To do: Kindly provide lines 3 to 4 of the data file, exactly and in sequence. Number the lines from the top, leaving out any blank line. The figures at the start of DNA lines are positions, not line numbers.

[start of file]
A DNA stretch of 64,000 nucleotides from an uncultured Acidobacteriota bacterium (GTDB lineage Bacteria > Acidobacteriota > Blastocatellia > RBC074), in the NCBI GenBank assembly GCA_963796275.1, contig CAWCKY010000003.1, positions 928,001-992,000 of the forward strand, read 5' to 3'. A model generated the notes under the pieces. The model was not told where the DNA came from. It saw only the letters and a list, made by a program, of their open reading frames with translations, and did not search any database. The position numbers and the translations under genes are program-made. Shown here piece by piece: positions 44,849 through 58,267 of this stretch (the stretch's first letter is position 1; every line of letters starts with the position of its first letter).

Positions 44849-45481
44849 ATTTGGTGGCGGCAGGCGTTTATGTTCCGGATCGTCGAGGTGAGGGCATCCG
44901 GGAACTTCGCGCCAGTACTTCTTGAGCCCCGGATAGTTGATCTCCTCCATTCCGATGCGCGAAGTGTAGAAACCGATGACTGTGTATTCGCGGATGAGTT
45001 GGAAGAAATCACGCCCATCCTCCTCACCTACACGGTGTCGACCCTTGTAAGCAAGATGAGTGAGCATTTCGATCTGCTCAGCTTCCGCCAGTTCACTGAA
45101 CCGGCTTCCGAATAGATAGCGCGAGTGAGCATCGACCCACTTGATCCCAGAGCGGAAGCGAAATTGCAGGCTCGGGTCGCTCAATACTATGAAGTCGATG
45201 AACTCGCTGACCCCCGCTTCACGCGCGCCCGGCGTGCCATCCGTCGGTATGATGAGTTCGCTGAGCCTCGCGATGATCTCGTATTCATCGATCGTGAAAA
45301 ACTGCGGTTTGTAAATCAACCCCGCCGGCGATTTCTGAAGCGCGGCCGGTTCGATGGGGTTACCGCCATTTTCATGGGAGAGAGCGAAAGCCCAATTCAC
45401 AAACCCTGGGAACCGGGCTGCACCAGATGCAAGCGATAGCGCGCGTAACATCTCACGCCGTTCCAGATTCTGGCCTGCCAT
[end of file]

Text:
44849 ATTTGGTGGCGGCAGGCGTTTATGTTCCGGATCGTCGAGGTGAGGGCATCCG
44901 GGAACTTCGCGCCAGTACTTCTTGAGCCCCGGATAGTTGATCTCCTCCATTCCGATGCGCGAAGTGTAGAAACCGATGACTGTGTATTCGCGGATGAGTT